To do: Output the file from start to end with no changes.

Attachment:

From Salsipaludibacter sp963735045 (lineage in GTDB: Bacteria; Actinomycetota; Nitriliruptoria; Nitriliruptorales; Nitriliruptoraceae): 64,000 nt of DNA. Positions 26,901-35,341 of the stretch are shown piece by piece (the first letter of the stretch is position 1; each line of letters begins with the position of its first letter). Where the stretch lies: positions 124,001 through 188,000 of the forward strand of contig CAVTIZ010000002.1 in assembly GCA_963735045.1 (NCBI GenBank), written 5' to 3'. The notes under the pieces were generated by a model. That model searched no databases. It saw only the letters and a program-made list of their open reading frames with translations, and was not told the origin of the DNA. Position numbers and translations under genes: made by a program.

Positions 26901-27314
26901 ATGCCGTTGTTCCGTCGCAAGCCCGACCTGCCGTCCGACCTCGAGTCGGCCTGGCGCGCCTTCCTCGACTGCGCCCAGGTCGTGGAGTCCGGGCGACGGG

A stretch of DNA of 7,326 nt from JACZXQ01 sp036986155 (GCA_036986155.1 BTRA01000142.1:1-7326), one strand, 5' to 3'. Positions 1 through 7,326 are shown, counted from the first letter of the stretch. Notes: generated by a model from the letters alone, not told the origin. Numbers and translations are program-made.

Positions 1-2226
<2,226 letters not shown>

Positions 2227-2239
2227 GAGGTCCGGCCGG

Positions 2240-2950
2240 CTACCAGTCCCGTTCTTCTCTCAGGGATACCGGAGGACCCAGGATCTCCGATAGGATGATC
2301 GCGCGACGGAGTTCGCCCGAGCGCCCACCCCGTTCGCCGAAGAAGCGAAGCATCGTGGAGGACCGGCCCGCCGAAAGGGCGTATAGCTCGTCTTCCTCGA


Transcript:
From Salsipaludibacter sp963735045 (lineage in GTDB: Bacteria; Actinomycetota; Nitriliruptoria; Nitriliruptorales; Nitriliruptoraceae): 64,000 nt of DNA. Positions 26,901-35,341 of the stretch are shown piece by piece (the first letter of the stretch is position 1; each line of letters begins with the position of its first letter). Where the stretch lies: positions 124,001 through 188,000 of the forward strand of contig CAVTIZ010000002.1 in assembly GCA_963735045.1 (NCBI GenBank), written 5' to 3'. The notes under the pieces were generated by a model. That model searched no databases. It saw only the letters and a program-made list of their open reading frames with translations, and was not told the origin of the DNA. Position numbers and translations under genes: made by a program.

Positions 26901-27314
26901 ATGCCGTTGTTCCGTCGCAAGCCCGACCTGCCGTCCGACCTCGAGTCGGCCTGGCGCGCCTTCCTCGACTGCGCCCAGGTCGTGGAGTCCGGGCGACGGG

A stretch of DNA of 7,326 nt from JACZXQ01 sp036986155 (GCA_036986155.1 BTRA01000142.1:1-7326), one strand, 5' to 3'. Positions 1 through 7,326 are shown, counted from the first letter of the stretch. Notes: generated by a model from the letters alone, not told the origin. Numbers and translations are program-made.

Positions 1-2226
<2,226 letters not shown>

Positions 2227-2239
2227 GAGGTCCGGCCGG

Positions 2240-2950
2240 CTACCAGTCCCGTTCTTCTCTCAGGGATACCGGAGGACCCAGGATCTCCGATAGGATGATC
2301 GCGCGACGGAGTTCGCCCGAGCGCCCACCCCGTTCGCCGAAGAAGCGAAGCATCGTGGAGGACCGGCCCGCCGAAAGGGCGTATAGCTCGTCTTCCTCGA